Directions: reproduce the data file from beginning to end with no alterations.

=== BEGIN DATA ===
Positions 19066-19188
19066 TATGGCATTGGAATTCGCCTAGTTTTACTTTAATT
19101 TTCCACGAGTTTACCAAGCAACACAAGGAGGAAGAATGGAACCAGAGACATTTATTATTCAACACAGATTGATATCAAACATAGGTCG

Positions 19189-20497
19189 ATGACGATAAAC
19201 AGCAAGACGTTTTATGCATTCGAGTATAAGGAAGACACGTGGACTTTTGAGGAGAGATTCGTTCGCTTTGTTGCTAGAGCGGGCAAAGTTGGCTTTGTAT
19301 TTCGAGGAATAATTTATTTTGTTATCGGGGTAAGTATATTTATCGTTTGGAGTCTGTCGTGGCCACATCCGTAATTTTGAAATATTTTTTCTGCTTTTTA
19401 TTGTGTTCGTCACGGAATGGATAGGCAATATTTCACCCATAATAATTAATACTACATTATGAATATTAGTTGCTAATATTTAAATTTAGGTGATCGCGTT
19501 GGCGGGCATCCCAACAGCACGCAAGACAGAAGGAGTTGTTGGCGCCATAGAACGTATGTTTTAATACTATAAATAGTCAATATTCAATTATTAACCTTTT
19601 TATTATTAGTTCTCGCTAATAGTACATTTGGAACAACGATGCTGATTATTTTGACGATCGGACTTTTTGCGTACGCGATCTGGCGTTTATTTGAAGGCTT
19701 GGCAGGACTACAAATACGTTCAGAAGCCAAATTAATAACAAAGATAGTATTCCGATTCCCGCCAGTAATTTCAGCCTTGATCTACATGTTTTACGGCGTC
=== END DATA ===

Positions 19066-19188
19066 TATGGCATTGGAATTCGCCTAGTTTTACTTTAATT
19101 TTCCACGAGTTTACCAAGCAACACAAGGAGGAAGAATGGAACCAGAGACATTTATTATTCAACACAGATTGATATCAAACATAGGTCG

Positions 19189-20497
19189 ATGACGATAAAC
19201 AGCAAGACGTTTTATGCATTCGAGTATAAGGAAGACACGTGGACTTTTGAGGAGAGATTCGTTCGCTTTGTTGCTAGAGCGGGCAAAGTTGGCTTTGTAT
19301 TTCGAGGAATAATTTATTTTGTTATCGGGGTAAGTATATTTATCGTTTGGAGTCTGTCGTGGCCACATCCGTAATTTTGAAATATTTTTTCTGCTTTTTA
19401 TTGTGTTCGTCACGGAATGGATAGGCAATATTTCACCCATAATAATTAATACTACATTATGAATATTAGTTGCTAATATTTAAATTTAGGTGATCGCGTT
19501 GGCGGGCATCCCAACAGCACGCAAGACAGAAGGAGTTGTTGGCGCCATAGAACGTATGTTTTAATACTATAAATAGTCAATATTCAATTATTAACCTTTT
19601 TATTATTAGTTCTCGCTAATAGTACATTTGGAACAACGATGCTGATTATTTTGACGATCGGACTTTTTGCGTACGCGATCTGGCGTTTATTTGAAGGCTT
19701 GGCAGGACTACAAATACGTTCAGAAGCCAAATTAATAACAAAGATAGTATTCCGATTCCCGCCAGTAATTTCAGCCTTGATCTACATGTTTTACGGCGTC